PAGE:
Is it possible that Newlands’ statement about not being affected is meant to keep shareholders at bay and calm any consumer concerns? One thing is for sure - the timing is absolutely awful. Despite what may, or may not be going on behind closed doors at Constellation Brands, the situation presents the unique opportunity for a good ol’ fashioned brand study.

A few suggestions for how the brand might navigate the unfortunate turn of events:

Conduct your own survey to change the narrative

So far, the claim that consumers are distancing themselves have all come from third parties, who are not associated with Constellation Brands. What’s worse, the only response to the claims, has been in the form of a statement from the company’s CEO; aimed at reassuring folks that they are ill-informed.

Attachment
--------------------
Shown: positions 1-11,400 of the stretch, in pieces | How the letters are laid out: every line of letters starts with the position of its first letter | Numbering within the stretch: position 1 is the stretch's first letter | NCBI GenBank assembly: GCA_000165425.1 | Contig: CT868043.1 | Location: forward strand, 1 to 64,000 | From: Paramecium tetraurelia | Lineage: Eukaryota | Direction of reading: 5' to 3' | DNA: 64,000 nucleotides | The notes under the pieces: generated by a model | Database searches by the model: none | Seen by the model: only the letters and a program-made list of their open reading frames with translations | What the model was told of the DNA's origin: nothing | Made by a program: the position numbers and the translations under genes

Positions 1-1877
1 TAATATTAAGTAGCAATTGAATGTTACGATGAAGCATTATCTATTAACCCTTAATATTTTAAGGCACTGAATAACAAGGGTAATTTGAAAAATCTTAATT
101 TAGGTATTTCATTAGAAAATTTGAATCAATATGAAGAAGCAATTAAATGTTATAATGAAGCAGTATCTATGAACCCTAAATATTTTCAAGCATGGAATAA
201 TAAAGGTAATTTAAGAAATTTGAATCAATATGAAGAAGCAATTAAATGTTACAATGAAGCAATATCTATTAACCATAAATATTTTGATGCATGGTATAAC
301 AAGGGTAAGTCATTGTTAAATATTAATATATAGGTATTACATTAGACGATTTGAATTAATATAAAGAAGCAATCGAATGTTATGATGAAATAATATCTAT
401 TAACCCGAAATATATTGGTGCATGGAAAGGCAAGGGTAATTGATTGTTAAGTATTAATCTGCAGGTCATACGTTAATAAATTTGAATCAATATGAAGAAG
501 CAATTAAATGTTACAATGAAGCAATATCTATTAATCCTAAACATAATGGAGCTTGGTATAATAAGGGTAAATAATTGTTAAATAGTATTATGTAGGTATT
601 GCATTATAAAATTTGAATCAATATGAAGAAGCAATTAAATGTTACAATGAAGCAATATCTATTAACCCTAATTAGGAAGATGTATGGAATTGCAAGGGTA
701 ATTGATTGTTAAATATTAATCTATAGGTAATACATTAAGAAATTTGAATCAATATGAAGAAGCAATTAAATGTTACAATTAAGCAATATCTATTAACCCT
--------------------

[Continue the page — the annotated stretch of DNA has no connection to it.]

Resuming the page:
Here’s the thing - the independent survey responsible for the claims was unscientific at best. The survey was conducted by a PR firm, and there’s no telling how they came to those numbers. The only info we have is, “38% of beer drinking Americans”, and that it was based on a poll involving 737 “beer drinkers”. This could have very well been nothing more than a simple poll on social media. Not to mention, how are we defining “beer drinker”? Are we talking about drinking a beer at least once in your life, or are we talking about craft connoisseurs? Unfortunately, we don’t have that information, and since the PR firm who released the survey isn’t actually associated with the brand, it’s highly unlikely that they invested too much of their time into actually conducting it.